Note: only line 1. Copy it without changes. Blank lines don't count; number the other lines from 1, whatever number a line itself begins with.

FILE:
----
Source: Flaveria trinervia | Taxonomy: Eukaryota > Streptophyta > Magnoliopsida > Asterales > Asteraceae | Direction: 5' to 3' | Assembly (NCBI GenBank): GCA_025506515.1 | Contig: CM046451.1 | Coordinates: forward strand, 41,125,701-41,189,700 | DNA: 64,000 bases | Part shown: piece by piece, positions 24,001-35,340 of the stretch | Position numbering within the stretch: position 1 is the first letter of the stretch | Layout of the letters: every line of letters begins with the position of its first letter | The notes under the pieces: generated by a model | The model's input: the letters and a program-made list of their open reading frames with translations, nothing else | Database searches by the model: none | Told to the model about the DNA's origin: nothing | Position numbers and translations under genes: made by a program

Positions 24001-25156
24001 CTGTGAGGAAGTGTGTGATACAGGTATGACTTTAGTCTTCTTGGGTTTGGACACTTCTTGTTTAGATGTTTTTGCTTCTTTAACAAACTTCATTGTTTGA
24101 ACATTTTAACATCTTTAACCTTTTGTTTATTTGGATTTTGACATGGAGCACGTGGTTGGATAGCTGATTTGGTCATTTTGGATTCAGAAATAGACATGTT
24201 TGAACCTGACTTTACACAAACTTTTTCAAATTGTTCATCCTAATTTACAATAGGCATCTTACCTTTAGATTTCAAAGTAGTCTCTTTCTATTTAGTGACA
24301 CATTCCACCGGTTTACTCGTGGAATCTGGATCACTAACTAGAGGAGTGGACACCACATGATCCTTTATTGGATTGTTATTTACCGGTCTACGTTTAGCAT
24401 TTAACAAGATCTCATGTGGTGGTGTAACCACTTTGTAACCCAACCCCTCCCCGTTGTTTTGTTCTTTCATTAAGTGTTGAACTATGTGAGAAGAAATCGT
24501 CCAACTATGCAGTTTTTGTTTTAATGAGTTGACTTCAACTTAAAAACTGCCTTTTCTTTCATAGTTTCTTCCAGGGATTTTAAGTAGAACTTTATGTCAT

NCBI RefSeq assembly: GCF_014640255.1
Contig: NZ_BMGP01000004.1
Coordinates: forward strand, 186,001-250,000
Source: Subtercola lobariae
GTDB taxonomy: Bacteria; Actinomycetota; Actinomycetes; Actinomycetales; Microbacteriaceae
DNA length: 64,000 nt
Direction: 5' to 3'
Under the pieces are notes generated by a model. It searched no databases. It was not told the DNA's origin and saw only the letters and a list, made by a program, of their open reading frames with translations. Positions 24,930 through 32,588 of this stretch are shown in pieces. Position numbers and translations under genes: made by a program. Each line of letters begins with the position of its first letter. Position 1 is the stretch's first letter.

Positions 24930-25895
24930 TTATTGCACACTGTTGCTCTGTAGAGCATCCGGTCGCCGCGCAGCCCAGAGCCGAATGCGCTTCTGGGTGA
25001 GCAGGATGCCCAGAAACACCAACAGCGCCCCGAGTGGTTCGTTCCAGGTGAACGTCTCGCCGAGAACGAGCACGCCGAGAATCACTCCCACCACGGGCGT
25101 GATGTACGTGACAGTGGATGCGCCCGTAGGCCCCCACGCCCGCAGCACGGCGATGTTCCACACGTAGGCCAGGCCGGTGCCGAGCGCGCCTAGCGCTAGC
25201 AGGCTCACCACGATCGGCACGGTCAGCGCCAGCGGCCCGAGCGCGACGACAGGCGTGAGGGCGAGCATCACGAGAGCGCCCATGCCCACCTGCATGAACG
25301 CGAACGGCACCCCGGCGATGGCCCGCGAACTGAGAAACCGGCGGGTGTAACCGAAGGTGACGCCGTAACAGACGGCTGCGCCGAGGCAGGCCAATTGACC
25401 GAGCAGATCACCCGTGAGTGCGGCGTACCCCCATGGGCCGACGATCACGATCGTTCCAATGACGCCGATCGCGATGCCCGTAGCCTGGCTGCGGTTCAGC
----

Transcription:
Source: Flaveria trinervia | Taxonomy: Eukaryota > Streptophyta > Magnoliopsida > Asterales > Asteraceae | Direction: 5' to 3' | Assembly (NCBI GenBank): GCA_025506515.1 | Contig: CM046451.1 | Coordinates: forward strand, 41,125,701-41,189,700 | DNA: 64,000 bases | Part shown: piece by piece, positions 24,001-35,340 of the stretch | Position numbering within the stretch: position 1 is the first letter of the stretch | Layout of the letters: every line of letters begins with the position of its first letter | The notes under the pieces: generated by a model | The model's input: the letters and a program-made list of their open reading frames with translations, nothing else | Database searches by the model: none | Told to the model about the DNA's origin: nothing | Position numbers and translations under genes: made by a program